Is there any sort of incentive included for police departments to return certain types of equipment that they already have?
No, there’s no such incentives–but that’s a thought. First suggestion that I’ve heard. We’ll give that some thought. And by the way, if we incorporate that into the bill, that was something that I came up with independently. [Laughs]
A lot of police departments try to justify their ownership of certain types of military equipment by claiming deterrence. Many say they’re just adding tools to their protect-and-serve arsenal–options to have just in case. Are those pieces of equipment acceptable under either of those definitions?
I think that if citizens, through their local governing authority that they have elected, approve of the purchase of this kind of equipment based on a need that the local law enforcement agency provides to them, that’s their choice. They can order the equipment, take possession, and be on the hook for the cost of maintenance, repairs, and all of the things that come with the acquisition of the equipment. But for the law enforcement itself, without any input from the governing authority, to petition directly to the DoD for surplus military-grade weaponry and then take possession of it, and then the citizens are strapped with the cost of maintaining the equipment, and then the local government authority declaring the equipment to be surplus and then selling it out on the open market for pennies to the highest bidder, and that equipment then ending up in the hands of perhaps those who we would not want to have it, that process is what I’m trying to make sure that we don’t allow to happen.
You’re calling for a stop to military surplus in police departments. Is there anything you think police should start doing to be more effective?
I do believe that the Ferguson event shows why it’s so important for law enforcement agencies to not have equipment that they’re not trained on. Ferguson showed us such a situation where this equipment, which is being acquired for the public safety, actually creates an unsafe situation. The use of that equipment in Ferguson actually was like pouring gasoline on a fire. First, you have citizens coming out–they’re angry, they’re upset, and they’re protesting what they feel to be an unjustified homicide. They go around and protest, and they are met with a militarized police response that then inflames the situation even more. That is why the state of Missouri police agency was ordered to take over from the city of Ferguson, and they restored order, but we see how a police overreaction can actually be harmful to the community. It’s a two-edged sword when you have that equipment, if you’re not trained on how to operate it.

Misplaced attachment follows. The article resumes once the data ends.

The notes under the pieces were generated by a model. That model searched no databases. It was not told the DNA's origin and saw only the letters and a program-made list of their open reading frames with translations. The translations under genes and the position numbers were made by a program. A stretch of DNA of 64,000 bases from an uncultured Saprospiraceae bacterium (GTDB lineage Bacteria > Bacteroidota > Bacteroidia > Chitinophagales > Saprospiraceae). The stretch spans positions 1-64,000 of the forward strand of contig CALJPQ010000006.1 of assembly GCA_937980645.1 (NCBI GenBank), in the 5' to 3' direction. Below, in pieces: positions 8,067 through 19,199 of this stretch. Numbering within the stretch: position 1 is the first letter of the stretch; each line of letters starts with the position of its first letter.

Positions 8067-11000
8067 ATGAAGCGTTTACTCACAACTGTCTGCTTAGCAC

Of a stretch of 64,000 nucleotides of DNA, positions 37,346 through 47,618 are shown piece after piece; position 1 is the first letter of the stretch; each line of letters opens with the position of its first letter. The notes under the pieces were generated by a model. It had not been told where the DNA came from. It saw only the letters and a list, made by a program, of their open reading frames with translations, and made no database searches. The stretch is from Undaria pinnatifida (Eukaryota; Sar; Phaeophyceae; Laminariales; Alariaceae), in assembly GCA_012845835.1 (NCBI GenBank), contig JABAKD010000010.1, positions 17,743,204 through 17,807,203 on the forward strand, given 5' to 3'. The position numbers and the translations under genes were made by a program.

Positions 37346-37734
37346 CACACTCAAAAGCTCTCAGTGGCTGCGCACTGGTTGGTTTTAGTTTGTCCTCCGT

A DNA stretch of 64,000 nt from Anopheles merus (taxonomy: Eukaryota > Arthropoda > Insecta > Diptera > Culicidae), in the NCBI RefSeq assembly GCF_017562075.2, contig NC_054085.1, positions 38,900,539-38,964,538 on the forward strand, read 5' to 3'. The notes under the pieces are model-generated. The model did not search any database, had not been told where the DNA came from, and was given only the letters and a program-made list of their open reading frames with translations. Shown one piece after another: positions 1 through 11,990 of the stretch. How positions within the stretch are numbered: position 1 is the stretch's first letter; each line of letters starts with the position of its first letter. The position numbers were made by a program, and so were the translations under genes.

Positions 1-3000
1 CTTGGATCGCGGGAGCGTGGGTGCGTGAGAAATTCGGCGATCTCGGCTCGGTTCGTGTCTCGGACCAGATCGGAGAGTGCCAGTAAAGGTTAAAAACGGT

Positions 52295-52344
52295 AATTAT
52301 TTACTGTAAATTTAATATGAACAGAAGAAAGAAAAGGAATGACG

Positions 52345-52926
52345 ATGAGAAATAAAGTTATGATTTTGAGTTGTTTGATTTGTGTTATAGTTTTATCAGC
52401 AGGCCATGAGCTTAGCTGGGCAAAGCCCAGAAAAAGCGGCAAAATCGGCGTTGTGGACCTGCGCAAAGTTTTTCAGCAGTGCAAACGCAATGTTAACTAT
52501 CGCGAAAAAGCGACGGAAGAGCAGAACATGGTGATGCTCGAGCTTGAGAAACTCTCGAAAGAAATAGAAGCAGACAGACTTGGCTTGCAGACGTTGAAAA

Has it been easy or difficult to get other congressmen to sign on?
I think that there’s a great deal of thought still going into it by various offices. We’ve received a number of offices that looked again at the proposed legislation and decided, “Okay, well, yeah, we do want to get involved now that we’ve seen the results of militarization.” There has been more support manifested for the bill and more interest for supporting the bill.
So what’s next?
I’ve been in conversations with ranking member Adam Smith [the Democrat who represents Washington’s 9th District] on the House Armed Services Committee about requesting a hearing before the committee on the 1033 program. If we get to have a hearing, that’ll be fine, but we will also be filing the legislation as we return to session. And we’ll continue to try to get more co-sponsors and try to build up momentum for the bill to have a committee hearing, and then be brought to the full floor for a vote.
Is there anything else you’d like to add?
This is not an anti-law enforcement piece of legislation. I’m pro-law enforcement, always have been and always will be. I think that law enforcement [agencies are] the best judge of what they need to do their jobs to protect and serve the people. However, they should not have the ability to acquire certain equipment for free and then strap the citizens with first, the heavy-handed use of the equipment, and then the cost of repairing and maintaining the equipment. That’s like putting an Uzi in the hands of a nine-year-old child. The girl was not strong enough–she was incapable of controlling the weaponry – and the result was a tragedy. We really want to prevent tragedies like that from occurring on the streets of America.